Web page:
Books: Icebound

This was a reasonably enjoyable book, but not what I have come to expect of Dean Koontz. Not far into the book, I began to suspect it was one of his earlier works, even though it was a title I had not seen before on our library’s shelves. Looking it up on, I was surprised to see that it was released in 2000. But reading through the customer comments, I discovered the explanation – Koontz wrote it over three decades ago, and originally released it under a pseudonym.

He did rework the novel some before releasing under a new title and his own name, but it is quite different from his more recent work. There is no paranormal element, and there is less delving into the psychology of his characters. His descriptive passages, while painting a detailed picture, lack the remarkable turns of phrase that I usually enjoy in his books. But the biggest difference is that the primary threat comes not from evil but from nature.

I learned in some long-ago English class that every good story has to have conflict, and that conflict is one of three basic types: man against nature, man against man, or man against himself. Naturally some stories combine more than one of these elements, but one is generally primary. For me, man against nature stories are interesting, but not nearly as gripping as man against man or man against himself. (One of my favorite books as a young person was James Ramsey Ullman’s Banner in the Sky, which included all three types of conflict, but it was the protagonist’s struggle within himself that most affected me.)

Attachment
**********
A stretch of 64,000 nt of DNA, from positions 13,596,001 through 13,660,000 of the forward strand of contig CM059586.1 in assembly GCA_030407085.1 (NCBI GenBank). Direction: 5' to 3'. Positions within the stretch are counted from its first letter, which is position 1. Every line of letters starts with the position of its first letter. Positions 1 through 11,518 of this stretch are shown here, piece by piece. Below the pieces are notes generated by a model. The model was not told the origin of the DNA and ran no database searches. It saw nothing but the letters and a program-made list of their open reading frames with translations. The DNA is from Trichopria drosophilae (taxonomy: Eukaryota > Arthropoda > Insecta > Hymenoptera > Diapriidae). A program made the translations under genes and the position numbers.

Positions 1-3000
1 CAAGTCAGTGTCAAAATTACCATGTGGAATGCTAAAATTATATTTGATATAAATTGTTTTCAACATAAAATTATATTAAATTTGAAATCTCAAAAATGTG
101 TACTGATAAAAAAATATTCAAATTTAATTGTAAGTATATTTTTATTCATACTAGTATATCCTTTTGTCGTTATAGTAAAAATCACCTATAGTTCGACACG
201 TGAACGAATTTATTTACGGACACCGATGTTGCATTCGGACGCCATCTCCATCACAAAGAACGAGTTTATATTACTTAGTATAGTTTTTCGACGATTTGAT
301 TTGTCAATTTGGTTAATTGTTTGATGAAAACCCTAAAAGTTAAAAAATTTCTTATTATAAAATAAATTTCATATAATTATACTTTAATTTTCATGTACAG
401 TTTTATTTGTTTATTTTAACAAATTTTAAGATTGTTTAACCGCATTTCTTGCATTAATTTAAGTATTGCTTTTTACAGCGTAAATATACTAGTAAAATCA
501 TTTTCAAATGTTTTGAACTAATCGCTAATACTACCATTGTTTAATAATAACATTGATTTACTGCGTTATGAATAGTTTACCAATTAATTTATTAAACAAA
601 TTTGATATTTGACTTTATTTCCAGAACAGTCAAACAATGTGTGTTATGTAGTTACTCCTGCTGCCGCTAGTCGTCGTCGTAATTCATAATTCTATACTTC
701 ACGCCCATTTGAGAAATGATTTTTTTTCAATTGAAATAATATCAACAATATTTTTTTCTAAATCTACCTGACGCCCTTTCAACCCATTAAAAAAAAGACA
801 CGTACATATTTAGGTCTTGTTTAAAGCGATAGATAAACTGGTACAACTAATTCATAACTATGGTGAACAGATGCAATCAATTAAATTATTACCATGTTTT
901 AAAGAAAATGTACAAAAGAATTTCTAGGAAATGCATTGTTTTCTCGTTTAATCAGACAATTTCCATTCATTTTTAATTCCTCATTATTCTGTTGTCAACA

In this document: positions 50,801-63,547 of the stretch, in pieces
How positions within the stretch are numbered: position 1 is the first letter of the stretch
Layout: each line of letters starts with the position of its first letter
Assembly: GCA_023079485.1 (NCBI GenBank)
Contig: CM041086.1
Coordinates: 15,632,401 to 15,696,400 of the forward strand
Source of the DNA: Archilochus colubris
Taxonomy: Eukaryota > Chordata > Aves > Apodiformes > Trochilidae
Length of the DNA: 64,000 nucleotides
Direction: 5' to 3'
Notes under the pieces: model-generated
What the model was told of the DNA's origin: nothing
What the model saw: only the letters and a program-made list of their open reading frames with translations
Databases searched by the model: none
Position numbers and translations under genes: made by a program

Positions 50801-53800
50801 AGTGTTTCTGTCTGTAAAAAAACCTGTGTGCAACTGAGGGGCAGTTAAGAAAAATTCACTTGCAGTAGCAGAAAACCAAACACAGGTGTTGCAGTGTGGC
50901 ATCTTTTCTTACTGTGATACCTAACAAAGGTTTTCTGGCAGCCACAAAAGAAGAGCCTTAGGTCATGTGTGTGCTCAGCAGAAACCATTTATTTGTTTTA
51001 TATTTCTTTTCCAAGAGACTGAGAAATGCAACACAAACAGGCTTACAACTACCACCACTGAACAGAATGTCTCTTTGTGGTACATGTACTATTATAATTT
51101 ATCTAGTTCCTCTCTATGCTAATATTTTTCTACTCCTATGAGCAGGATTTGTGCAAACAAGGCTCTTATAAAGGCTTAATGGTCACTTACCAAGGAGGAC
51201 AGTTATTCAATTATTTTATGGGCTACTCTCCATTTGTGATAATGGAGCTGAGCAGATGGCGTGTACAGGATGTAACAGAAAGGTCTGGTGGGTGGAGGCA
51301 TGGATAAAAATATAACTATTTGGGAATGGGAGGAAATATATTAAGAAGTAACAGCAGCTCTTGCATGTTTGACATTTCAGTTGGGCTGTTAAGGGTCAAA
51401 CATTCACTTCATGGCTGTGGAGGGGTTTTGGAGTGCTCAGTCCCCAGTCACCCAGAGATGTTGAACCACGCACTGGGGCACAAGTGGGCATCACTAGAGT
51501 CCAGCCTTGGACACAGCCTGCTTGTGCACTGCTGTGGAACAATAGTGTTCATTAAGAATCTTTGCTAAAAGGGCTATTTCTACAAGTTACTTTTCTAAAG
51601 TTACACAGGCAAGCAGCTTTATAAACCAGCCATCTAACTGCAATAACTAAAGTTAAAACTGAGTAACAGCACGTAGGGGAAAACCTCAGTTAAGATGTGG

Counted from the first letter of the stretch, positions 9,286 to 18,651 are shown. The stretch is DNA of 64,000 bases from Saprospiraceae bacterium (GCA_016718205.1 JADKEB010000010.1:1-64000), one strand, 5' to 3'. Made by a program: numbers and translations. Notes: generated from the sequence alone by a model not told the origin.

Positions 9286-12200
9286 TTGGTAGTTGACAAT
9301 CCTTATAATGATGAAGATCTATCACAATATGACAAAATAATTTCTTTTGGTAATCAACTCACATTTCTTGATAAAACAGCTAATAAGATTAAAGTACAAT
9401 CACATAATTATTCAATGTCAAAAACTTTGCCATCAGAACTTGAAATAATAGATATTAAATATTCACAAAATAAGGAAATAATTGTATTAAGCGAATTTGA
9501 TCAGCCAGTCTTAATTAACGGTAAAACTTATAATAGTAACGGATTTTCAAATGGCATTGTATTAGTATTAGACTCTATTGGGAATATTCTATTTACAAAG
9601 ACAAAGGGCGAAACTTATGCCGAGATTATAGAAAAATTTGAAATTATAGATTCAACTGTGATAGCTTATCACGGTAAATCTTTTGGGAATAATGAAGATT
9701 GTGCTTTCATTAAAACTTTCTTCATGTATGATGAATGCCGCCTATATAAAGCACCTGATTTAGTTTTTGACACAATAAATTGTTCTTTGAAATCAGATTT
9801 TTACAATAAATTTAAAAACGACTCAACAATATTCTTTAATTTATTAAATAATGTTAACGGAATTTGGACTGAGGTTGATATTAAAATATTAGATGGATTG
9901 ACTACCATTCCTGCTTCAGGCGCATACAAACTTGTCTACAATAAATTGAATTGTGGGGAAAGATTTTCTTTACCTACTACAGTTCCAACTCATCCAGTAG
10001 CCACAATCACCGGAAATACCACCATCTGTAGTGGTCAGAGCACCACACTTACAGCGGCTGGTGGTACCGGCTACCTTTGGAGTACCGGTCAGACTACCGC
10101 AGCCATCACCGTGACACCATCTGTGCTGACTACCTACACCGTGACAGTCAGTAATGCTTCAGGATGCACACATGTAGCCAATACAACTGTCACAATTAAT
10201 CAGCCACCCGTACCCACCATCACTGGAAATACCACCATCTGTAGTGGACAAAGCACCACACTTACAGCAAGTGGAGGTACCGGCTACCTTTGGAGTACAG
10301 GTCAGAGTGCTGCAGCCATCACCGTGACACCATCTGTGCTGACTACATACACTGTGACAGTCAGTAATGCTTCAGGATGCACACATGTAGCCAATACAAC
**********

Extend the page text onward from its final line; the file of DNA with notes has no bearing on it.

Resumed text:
There is some interpersonal conflict in Icebound, and some characters do struggle with past losses they have not fully recovered from. Somewhere in the middle of the book, an element of evil is also revealed, but it felt to me like an afterthought. It could easily have been entirely removed from the book without great damage to the plot.

It was interesting to read through the readers’ comments on, as they vary so widely. Many long-time fans of Koontz were, like me, disappointed in this novel. Other readers, who don’t particularly care for his more typical books with their psychotic killers and supernatural elements, highly praised this book. And a few enthusiastic Koontz fans commented that it was different – but still very good.

I’m with those who did not find the efforts at suspense very effective. Except for the scene leading up to the climax, I didn’t find it particularly suspenseful at all. Once the initial setup for disaster is in place, and time is running out, it seems to run out pretty slowly. How many times do I need to be reminded how bleak the Arctic is, how cold the air and water are, how unstoppable the buried time bombs are? Repetition of the elements of danger does not make it feel more dangerous; if anything, the repetition dulls the effect.

But Koontz is still a good enough storyteller that I did want to hear the story, and enjoyed it. For people with more interest in the adventure aspects than the psychological aspects, it’s probably a great book. But for me – I was happy to find the latest Koontz book about Odd Thomas (who can see dead people) in paperback at WalMart tonight.


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